Cinema villains come in all shapes, sizes, sexes, and species. When a villain works, he/she/it can make a bad movie tolerable, a good movie great, and a great movie transcendental. So in compiling my list of fave villains I found a surprising number of great characters/performances in so-so (or worse) movies popping into my head. Conversely, I also noted how many decent movies suffered from the lack of a compelling villain in the lead.
For my list, I deliberately eliminated movie monsters. Actual monsters either have decided strains of sympathy in their makeup (Boris Karloff's definitive Frankenstein's Monster, for example, is a large, misunderstood child 'neath his large and lethal exterior) or they're big, mindless killing machines (a la Bruce the Shark or Ridley Scott's aliens). So, in the end, my notion of a screen villain is generally a (usually human) character who actively engineers misfortune for some or all of the other characters in the film; there's really no more poetic definition for it.
Below dwell a few of my absolute favorite screen bad guys, in no particular order. Cue hisses...
1) The Falcon Hunting Collective in The Maltese Falcon (1941): Sydney Greenstreet's urbane but simmeringly evil Casper Gutmann, the lisping serpentine Joel Cairo courtesy of Peter Lorre, and Elisha Cook's impotent pouting wannabe thug Wilmer--Christ, any one of these characters in a good noir would be great, but all three in the same flick? An embarassment of riches.
2) Peter Lorre in M (1930): One of the creepiest, most unsettling psychos in film history--all the more so due to Fritz Lang's masterful manipulation of audience sympathies at the movie's end, and Lorre's magnificent juxtaposition of forlorn melancholy and repellant deviance.
3)Robert Shaw as Mr. Blue in The Taking of Pelham 1 2 3 (1974): I saw this when I was probably 7 or 8 years old, and it marked the first time I'd encountered a screen villain who would f*** anyone up at ANY TIME, never registering one whit of emotion, remorse, or hesitation, never telegraphing his intentions. Shaw's work in this overlooked thriller still chills me to the marrow.
4) The Duke of New York, Escape from New York (1981): Isaac Hayes IS one bad mutha--shut yo' mouth. And since my sage wife recommended I edit my previous comments lest they incur censorship, let's just say that when the inevitable remake of this cult classic surfaces, that Hayes should still play The Duke, and George W. Bush would be a perfect shoo-in for the Donald Pleasance role...
5) Marjoe Gortner in Earthquake (1975): Disaster movies seldom provide strong villain roles, unless you consider Mother Nature or some a$$hole who's too cheap to install a properly functioning sprinkler system in his high-rise a villain. But tucked away in this ridiculous/fun disaster outing lies a great, finely-tuned performance by former real-life child evangelist Gortner. His simmering and ultimately explosive turn as a sexually-repressed, tightly wound National Guardsman represents equal parts queasy reality (everyone in the 'burbs knew someone like this fatigue-wearing wannabe ServiceFreak) and nigh-operatic histrionics.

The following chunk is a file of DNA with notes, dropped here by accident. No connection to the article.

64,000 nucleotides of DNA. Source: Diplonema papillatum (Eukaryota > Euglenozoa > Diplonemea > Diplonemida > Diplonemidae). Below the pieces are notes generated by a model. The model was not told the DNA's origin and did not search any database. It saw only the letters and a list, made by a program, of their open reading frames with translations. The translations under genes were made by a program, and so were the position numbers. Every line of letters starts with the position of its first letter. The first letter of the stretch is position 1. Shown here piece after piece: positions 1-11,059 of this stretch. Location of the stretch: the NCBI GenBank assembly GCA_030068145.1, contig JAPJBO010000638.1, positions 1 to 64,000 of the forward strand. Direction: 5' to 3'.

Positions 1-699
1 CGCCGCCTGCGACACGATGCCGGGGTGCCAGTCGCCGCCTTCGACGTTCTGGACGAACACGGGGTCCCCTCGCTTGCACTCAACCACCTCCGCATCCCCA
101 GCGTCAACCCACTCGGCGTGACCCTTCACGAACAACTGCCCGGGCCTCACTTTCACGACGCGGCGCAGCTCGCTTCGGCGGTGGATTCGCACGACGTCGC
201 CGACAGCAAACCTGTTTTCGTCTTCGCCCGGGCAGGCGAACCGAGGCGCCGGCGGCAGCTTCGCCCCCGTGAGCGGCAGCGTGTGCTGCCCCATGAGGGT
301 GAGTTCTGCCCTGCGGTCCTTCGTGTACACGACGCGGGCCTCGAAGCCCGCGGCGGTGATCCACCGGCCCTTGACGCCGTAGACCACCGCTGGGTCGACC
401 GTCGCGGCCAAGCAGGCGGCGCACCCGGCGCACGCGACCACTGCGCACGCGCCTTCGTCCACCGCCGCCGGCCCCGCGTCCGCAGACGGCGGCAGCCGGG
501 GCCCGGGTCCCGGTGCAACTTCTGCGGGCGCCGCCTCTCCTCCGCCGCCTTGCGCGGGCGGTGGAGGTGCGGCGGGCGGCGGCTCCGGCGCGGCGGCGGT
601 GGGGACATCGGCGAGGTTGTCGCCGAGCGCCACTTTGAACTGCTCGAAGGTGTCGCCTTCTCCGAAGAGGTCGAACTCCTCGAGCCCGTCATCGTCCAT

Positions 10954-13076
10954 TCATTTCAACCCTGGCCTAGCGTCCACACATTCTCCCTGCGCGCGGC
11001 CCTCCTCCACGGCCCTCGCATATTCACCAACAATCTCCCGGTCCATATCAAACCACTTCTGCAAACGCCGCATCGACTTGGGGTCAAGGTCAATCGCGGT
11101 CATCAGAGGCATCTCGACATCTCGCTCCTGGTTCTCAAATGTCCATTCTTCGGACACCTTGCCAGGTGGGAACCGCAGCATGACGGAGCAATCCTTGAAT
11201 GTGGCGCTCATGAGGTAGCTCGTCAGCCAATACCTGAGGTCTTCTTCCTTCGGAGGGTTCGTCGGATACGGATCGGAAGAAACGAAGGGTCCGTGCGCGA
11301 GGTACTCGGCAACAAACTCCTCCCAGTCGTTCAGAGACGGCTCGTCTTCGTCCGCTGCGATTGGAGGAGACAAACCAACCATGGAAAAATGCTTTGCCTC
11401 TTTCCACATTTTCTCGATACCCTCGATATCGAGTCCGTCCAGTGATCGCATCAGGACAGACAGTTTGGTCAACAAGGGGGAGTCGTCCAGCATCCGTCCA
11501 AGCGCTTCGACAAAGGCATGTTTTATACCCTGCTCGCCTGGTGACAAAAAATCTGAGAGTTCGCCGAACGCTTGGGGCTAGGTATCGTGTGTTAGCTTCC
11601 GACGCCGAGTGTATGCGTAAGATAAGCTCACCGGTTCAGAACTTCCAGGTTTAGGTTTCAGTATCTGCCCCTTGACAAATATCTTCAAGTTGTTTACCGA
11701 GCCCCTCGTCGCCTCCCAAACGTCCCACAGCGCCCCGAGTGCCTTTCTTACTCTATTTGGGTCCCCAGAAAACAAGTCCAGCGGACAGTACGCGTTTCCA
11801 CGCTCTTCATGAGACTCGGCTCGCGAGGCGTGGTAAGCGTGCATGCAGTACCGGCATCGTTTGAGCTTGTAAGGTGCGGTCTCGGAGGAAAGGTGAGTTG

6) Auric Goldfinger (Gert Frobe) in Goldfinger (1963): Corpulent, greedy, smart, ruthless...the best of the Bond baddies, in large part because he's one of the most plausible.
7) Richlieu and his cronies in The Three Musketeers (1973): Filmgoers and critics sometimes give the legendary Charlton Heston short shrift thanks to his politics and his occasional tendency to chew the scenery. But when he's on (which is frequent), he's riveting. His work as the cerebral but power-hungry cleric has always been sorta overlooked for its subtle intelligence. Christopher Lee's Rochefort (his aloof exterior barely conceals sublimely tarnished honor), and Faye Dunaway's black widow of a Milady complete the other two points of an effective triumvirate of treachery.
8) Private Eye Visser (Emmet Walsh) in Blood Simple (1986): One of the greatest characters to surface in a modern-day film noir. So sleazy and oily you practically feel like you need to bathe every time he's onscreen.
9)Rene Bellacq (Paul Freeman) and Toht (Ronald Lacey), Raiders of the Lost Ark (1981): Disparate but perfectly complimentary evildoers. Freeman's elegant and charming archaeologist-for-sale could be Paul Henreid gone venal, and Lacey's turn as the cold and hissing snake of a Nazi agent is a loving homage (to the great Peter Lorre) that effervescently transcends imitation. The lack of similarly strong villains in the latter two Indiana Jones movies hobbled both immeasureably.
10) Roy Batty (Rutger Hauer) in Blade Runner (1982): Kudos to the always-reliable Hauer for managing to make this cruel and cunning renegade-robot-on-the-run achingly human by Blade Runner's end.
11) Bill McKinney and Herb "Cowboy" Coward in Deliverance (1972): Every urbanite's fear of backwoods hillbilly Americana gets vomited up in brilliantly gruesome relief in McKinney and Coward's creepily effective work.
12) Cody Jarrett (James Cagney) in White Heat (1949): Cagney's deluded and short-fused gangster created the template for pathological cinema miscreants for years to come.
13) Norman Bates (Anthony Perkins) in Psycho (1960): Hitchcock's genius lay in seeing the potential for creepy psychosis under Perkins' awkward and withdrawn exterior, but Perkins had the acting chops (and, yes, subtlety) to make Norman live. Forget the shower scene: Norman Bates' final terrifyingly saturnine glance into the camera at the end of Psycho gets my vote for the most inescapeably terrifying scene in a movie, ever. Period.
14) Mr. Potter (Lionel Barrymore) in It's a Wonderful Life (1946): Ever get the feeling that Mr. Potter is currently running ClearChannel? Or maybe that he's holding political office about now? Barrymore's hissable-yet-never-over-the-top old greedhead seems more timely now than ever.